“If you've never had the comfort of financial security before, if you were really eking out a living from paycheck to paycheck, if you've never managed money before, it can be really confusing. There's this false belief that no matter what you do, you're never going to worry about money again.”
It’s safe to say that more than a few of us in Cincinnati bought Powerball tickets last week with the hopes of winning the $550 million jackpot. And yet we all know that the odds of winning the jackpot are extremely low – 1 in 175,223,510.00. But let’s assume that you did in fact purchase the winning ticket…what would you do with $550 million?
Most people say they would first purchase a new car and a new house, take a vacation and then take care of family and friends. Unfortunately, if you take this approach with your millions, you won’t be a millionaire much longer.
The number of lottery winners who wind up in financial ruin, despair or both are increasingly common. As told in a recent Detroit Free Press article titled “Windfall pitfalls: Big Powerball winners share lessons, risks of success,” an estimated 70 percent of people who land sudden windfalls lose that money within several years.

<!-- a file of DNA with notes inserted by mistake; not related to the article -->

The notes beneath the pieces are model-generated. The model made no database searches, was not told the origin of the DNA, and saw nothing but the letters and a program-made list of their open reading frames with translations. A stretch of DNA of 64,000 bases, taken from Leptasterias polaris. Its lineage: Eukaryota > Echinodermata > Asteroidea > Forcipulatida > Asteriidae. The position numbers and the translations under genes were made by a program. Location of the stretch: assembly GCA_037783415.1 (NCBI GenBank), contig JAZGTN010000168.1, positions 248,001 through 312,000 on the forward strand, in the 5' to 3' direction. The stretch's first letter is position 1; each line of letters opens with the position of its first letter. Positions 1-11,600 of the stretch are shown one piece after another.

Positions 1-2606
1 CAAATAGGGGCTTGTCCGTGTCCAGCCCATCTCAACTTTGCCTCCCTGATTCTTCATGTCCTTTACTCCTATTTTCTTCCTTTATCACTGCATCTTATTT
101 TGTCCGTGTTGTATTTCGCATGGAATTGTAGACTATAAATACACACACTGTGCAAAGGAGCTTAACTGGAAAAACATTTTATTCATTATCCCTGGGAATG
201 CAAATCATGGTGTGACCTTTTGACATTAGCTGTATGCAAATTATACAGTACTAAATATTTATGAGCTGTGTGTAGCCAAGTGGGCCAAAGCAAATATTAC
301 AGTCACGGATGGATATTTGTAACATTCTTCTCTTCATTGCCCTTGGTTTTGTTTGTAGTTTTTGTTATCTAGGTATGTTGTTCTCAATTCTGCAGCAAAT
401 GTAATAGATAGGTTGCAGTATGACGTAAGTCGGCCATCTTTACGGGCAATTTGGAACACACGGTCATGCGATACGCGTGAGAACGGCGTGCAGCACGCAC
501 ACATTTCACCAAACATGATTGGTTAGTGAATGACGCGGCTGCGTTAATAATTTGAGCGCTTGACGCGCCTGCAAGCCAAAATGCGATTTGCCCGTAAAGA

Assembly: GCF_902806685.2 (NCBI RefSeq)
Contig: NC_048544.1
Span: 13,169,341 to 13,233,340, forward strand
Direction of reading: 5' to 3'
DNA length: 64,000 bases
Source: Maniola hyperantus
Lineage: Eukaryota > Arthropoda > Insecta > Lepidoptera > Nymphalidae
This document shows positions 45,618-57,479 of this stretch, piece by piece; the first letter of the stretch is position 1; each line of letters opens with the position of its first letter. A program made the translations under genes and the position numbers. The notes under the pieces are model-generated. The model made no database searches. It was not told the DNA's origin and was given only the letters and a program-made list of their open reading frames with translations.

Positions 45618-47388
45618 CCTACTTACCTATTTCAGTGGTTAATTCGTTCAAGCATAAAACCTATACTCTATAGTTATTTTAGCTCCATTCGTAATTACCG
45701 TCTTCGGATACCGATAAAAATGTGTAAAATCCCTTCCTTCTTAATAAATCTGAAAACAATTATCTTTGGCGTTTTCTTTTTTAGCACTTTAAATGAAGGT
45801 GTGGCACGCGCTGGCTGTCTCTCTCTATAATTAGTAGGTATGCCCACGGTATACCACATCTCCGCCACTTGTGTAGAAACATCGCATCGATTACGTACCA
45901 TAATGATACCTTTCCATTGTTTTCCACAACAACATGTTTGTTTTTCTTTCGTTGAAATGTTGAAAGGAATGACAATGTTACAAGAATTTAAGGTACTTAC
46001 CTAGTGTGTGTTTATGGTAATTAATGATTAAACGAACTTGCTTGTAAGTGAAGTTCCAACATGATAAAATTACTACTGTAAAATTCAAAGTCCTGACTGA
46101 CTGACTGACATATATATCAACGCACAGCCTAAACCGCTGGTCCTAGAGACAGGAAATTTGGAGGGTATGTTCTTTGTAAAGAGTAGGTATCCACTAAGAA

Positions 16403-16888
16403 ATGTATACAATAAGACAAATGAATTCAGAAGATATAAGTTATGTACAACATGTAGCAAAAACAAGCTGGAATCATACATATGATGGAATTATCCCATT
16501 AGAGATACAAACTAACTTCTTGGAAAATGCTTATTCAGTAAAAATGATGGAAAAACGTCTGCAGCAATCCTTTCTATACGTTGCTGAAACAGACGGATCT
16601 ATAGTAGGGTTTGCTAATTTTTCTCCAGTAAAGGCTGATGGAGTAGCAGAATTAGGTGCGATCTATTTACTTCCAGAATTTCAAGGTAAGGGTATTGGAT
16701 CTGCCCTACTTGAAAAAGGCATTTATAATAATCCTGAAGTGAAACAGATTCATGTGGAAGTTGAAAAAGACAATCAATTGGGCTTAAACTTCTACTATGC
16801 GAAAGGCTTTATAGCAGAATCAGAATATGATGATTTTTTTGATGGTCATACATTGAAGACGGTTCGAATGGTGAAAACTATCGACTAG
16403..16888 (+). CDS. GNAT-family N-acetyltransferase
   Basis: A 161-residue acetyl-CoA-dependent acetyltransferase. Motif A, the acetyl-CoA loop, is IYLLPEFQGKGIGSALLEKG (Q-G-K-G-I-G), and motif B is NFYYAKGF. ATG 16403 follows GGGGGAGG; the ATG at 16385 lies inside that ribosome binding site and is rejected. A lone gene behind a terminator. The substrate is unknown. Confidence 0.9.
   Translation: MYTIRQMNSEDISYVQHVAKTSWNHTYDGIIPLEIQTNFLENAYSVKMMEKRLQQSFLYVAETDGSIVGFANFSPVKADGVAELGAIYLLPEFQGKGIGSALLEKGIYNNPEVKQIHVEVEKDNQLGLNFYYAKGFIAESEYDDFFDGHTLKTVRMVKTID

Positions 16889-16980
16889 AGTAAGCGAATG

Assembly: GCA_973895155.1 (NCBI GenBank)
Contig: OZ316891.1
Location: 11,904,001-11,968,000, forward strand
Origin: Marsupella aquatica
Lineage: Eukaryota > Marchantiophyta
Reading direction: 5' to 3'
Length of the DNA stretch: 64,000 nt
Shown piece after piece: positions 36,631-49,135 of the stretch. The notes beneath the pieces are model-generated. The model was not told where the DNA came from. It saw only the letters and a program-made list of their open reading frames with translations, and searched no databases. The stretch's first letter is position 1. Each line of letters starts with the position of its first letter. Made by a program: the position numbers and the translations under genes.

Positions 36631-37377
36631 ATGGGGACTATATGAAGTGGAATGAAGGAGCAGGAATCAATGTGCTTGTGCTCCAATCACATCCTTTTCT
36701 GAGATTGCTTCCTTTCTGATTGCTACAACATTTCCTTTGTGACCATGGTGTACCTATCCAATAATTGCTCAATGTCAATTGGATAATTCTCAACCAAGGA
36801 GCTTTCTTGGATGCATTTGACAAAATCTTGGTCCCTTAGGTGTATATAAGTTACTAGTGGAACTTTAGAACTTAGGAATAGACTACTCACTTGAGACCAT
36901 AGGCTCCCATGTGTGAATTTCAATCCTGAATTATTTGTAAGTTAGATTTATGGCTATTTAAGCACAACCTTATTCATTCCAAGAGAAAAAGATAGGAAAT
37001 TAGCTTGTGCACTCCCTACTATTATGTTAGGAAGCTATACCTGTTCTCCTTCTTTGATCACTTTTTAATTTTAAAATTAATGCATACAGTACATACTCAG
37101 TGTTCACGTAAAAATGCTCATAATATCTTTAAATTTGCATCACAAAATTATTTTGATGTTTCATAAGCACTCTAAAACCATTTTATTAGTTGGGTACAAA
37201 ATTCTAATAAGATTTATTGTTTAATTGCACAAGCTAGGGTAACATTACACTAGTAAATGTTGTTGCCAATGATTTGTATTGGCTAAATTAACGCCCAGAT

There are, however, ways to prevent this economic ruin. People must plan for their psychological needs as well as their financial strategy. Past winners and financial planners offer some advice: make and stick to a budget, invest wisely, learn to say no and be prepared to lose friends. One past lottery winner suggests that even before you claim your ticket, find a lawyer and a financial adviser and start building a strategy.
If you have any questions about any of the information contained in this blog, see the estate planning website of Cincinnati attorney, David H. Lefton, or contact him at 513-399-PLAN (7526) or by email at firstname.lastname@example.org.
References: Detroit Free Press (November 28, 2012) “Windfall pitfalls: Big Powerball winners share lessons, risks of success”